Tuesday, February 18, 2020 at 3:45 pm | Permalink
  19. Search wrote:

    I had to look it up.
    The Faulkner Act offers four basic plans (mayor–council, council–manager, small municipality, and mayor–council–administrator) and two procedures by which the voters of a municipality can adopt one of these plans.[2] The Act provides many choices for communities with a preference for a strong executive and professional management of municipal affairs. Twenty-one percent of the municipalities in New Jersey, including the four most populous cities (Newark, Jersey City, Paterson and Elizabeth) all govern under the provisions of the Faulkner Act. More than half of all New Jersey residents reside in municipalities with Faulkner Act charters.

    In all Faulkner Act municipalities, regardless of the particular form, citizens enjoy the right of initiative and referendum, meaning that proposed ordinances can be introduced directly by the people without action by the local governing body. This right is exercised by preparing a conforming petition signed by 10% of the registered voters who turned out in the last general election in an odd-numbered year (i. the most recent General Assembly election). Once the petition is submitted, the local governing body can vote to pass the requested ordinance, and if they refuse, it is then submitted directly to the voters.

    The Faulkner Act was created to provide municipalities with greater flexibility than provided in New Jersey’s traditional forms of government (city, township, borough, town and village) and to expand on the reforms provided in the Walsh Act and the 1923 Municipal Manager Law.

    As originally enacted in 1950, the Faulkner Act provided for three forms of government: mayor–council, council–manager, and small municipality. Within each form, letter codes designated predefined aspects of each form and its individual arrangement of options, such as partisan or nonpartisan elections, concurrent or staggered terms, all at large or a combination of ward and at large seats.

    In 1981, the Faulkner Act was significantly amended. The letter codes were eliminated, and the number of varieties within each plan was greatly increased. The council–manager plan was amended to include the option of having a mayor chosen by the electorate. A new form, mayor–council–administrator, was added. Municipalities were also given greater flexibility to amend their Faulkner Act charter without having to place the entire charter on the ballot.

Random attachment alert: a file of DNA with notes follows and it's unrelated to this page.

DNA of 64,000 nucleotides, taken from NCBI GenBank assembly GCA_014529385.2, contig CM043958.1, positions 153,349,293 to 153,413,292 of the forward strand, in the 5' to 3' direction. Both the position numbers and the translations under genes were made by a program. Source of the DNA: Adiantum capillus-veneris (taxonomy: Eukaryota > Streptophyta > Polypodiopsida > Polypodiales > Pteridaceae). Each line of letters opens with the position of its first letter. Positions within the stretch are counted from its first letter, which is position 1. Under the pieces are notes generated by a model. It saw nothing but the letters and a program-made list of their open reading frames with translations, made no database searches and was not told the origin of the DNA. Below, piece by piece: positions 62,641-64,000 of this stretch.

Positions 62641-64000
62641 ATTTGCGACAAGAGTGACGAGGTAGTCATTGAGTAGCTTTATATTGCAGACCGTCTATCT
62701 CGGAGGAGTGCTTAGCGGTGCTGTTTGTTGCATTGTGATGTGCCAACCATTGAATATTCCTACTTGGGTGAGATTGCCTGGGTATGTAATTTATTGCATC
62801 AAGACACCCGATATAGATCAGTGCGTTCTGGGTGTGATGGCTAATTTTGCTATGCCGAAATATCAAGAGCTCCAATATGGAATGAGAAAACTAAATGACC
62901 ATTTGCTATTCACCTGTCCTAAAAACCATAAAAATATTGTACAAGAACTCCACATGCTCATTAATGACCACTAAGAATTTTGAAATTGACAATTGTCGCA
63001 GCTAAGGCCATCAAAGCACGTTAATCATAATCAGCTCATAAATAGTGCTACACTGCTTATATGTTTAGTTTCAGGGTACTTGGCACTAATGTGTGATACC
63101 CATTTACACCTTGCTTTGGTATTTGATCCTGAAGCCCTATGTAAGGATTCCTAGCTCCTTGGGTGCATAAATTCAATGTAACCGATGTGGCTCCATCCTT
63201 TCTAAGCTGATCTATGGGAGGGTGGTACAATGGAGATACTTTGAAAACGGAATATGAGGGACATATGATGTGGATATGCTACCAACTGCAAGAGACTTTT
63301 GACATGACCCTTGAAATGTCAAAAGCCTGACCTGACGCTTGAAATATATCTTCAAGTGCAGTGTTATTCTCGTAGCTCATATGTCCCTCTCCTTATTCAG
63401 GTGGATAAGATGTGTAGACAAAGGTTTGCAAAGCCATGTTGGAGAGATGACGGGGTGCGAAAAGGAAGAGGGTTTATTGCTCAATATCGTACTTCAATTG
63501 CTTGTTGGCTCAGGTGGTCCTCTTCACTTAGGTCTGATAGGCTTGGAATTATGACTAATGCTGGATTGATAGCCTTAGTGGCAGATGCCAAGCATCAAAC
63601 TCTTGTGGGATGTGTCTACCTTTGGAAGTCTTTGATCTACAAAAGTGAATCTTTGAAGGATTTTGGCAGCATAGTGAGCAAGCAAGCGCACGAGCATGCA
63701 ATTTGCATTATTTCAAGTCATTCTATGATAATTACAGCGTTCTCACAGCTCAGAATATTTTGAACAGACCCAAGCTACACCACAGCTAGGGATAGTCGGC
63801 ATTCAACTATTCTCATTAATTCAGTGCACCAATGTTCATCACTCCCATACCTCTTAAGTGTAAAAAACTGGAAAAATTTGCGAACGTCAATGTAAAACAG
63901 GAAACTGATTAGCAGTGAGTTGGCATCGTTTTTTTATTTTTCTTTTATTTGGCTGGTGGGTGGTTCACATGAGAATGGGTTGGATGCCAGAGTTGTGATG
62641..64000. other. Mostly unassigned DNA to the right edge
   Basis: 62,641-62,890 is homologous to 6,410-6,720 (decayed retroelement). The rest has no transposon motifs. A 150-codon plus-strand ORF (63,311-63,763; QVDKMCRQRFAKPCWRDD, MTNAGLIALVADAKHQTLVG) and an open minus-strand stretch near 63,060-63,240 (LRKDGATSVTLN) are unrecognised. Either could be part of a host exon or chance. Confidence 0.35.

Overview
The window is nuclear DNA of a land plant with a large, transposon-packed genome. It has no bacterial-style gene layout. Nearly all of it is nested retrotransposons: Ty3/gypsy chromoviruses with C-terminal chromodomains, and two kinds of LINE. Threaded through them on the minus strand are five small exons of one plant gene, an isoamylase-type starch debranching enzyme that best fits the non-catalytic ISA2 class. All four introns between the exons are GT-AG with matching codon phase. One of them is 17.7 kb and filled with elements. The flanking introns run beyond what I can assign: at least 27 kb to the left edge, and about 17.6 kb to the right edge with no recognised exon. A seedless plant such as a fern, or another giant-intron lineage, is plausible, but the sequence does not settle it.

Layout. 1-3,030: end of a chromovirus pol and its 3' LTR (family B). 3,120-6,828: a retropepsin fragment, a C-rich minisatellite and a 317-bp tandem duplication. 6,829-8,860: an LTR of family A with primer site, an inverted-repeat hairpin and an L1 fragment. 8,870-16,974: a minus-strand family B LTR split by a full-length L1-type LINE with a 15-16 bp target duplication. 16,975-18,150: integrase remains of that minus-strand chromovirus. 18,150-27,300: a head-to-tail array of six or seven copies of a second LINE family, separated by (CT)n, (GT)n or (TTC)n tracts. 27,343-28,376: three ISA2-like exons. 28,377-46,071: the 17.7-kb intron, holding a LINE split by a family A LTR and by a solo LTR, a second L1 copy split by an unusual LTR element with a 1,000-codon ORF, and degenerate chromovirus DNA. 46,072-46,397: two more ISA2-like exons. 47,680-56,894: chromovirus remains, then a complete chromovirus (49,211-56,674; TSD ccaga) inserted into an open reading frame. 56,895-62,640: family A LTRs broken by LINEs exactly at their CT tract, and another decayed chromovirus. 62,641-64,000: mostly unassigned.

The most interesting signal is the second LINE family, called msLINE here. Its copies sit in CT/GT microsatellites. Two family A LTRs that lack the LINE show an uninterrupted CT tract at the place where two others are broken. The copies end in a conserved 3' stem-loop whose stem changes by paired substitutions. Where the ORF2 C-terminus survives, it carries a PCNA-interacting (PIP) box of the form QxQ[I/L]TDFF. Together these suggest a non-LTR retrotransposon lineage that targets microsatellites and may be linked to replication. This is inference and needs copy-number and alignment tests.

Tuesday, February 18, 2020 at 4:17 pm | Permalink
  20. Anonymous wrote:

    Any APP comments? I don’t subscribe bc too many commercials. Oh and Fake News, liberal slanted reportage only.

    Tuesday, February 18, 2020 at 5:04 pm | Permalink
  21. fed up wrote:

    #19 Interesting. Does anyone know how many people voted in the last election? How would you find that out? Asking April?

    I also wonder what a conforming petition means?

    Wednesday, February 19, 2020 at 7:54 am | Permalink
  22. admin wrote:

    Wednesday, February 19, 2020 at 8:13 am | Permalink
  23. Tom Dilberger wrote:

    Here’s an interesting article. But as some of the commenters to it have said, if you choose to move away from NJ or NY, don’t vote the same way that made NY&NJ economic wastelands.
    EXODUS: New York, New Jersey Face Largest Population Decrease In Country…

    Wednesday, February 19, 2020 at 9:37 am | Permalink
  24. Registered Democrat wrote:

    #21 1,793

    Wednesday, February 19, 2020 at 8:05 pm | Permalink
  25. fed uo wrote:

    #24 where did you find that number out? That seems low.

    I am starting to think that major changes in development like higher density than normal or taller height than normal should be put to a vote by the town as a ballot question. Major projects would need to convince the community that it is in their interest, not just convince the few on the dais.

    Thursday, February 20, 2020 at 9:14 am | Permalink
  26. CORRECT wrote:

    #25- You are absolutely correct. The other alternative is to vote these people out. They were elected to protect the residents not to bend over for these developers. Also we need an updated Master plan development. This town is out of control. AND, be prepared for another property tax increase. These guys refuse to make cuts.

    Thursday, February 20, 2020 at 10:36 am | Permalink
  27. Registered Democrat wrote:

    #25 county website under voter turnout please double check my numbers but that’s what I came up with about a 35% turnout

    Thursday, February 20, 2020 at 11:11 am | Permalink
  28. Anonymous wrote:

    Voting out doesn’t seem to work. This crew told me when they were running that they were going to get over-development under control. I agree with previous 2 posters.

    Thursday, February 20, 2020 at 11:18 am | Permalink